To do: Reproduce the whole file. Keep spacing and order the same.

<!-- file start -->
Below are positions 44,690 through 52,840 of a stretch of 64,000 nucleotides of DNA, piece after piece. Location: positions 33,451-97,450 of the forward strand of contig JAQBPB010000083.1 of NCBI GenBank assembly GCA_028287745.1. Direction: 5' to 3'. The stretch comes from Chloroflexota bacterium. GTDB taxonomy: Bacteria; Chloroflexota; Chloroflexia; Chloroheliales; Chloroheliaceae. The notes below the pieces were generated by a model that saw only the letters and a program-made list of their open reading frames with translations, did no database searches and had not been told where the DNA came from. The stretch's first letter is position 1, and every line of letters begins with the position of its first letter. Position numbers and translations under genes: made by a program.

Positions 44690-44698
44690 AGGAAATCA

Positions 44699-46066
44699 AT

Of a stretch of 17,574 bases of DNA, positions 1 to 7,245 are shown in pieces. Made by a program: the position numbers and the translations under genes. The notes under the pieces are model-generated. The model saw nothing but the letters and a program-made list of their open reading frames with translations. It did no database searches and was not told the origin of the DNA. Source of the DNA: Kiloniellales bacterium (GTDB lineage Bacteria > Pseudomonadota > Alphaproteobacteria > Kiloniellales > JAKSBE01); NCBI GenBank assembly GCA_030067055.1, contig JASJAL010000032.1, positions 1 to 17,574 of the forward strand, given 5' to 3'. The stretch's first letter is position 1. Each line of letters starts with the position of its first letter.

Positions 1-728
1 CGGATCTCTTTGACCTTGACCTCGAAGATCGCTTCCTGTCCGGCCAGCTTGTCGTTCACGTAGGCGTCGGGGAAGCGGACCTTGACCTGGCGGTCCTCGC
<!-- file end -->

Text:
Below are positions 44,690 through 52,840 of a stretch of 64,000 nucleotides of DNA, piece after piece. Location: positions 33,451-97,450 of the forward strand of contig JAQBPB010000083.1 of NCBI GenBank assembly GCA_028287745.1. Direction: 5' to 3'. The stretch comes from Chloroflexota bacterium. GTDB taxonomy: Bacteria; Chloroflexota; Chloroflexia; Chloroheliales; Chloroheliaceae. The notes below the pieces were generated by a model that saw only the letters and a program-made list of their open reading frames with translations, did no database searches and had not been told where the DNA came from. The stretch's first letter is position 1, and every line of letters begins with the position of its first letter. Position numbers and translations under genes: made by a program.

Positions 44690-44698
44690 AGGAAATCA

Positions 44699-46066
44699 AT

Of a stretch of 17,574 bases of DNA, positions 1 to 7,245 are shown in pieces. Made by a program: the position numbers and the translations under genes. The notes under the pieces are model-generated. The model saw nothing but the letters and a program-made list of their open reading frames with translations. It did no database searches and was not told the origin of the DNA. Source of the DNA: Kiloniellales bacterium (GTDB lineage Bacteria > Pseudomonadota > Alphaproteobacteria > Kiloniellales > JAKSBE01); NCBI GenBank assembly GCA_030067055.1, contig JASJAL010000032.1, positions 1 to 17,574 of the forward strand, given 5' to 3'. The stretch's first letter is position 1. Each line of letters starts with the position of its first letter.

Positions 1-728
1 CGGATCTCTTTGACCTTGACCTCGAAGATCGCTTCCTGTCCGGCCAGCTTGTCGTTCACGTAGGCGTCGGGGAAGCGGACCTTGACCTGGCGGTCCTCGC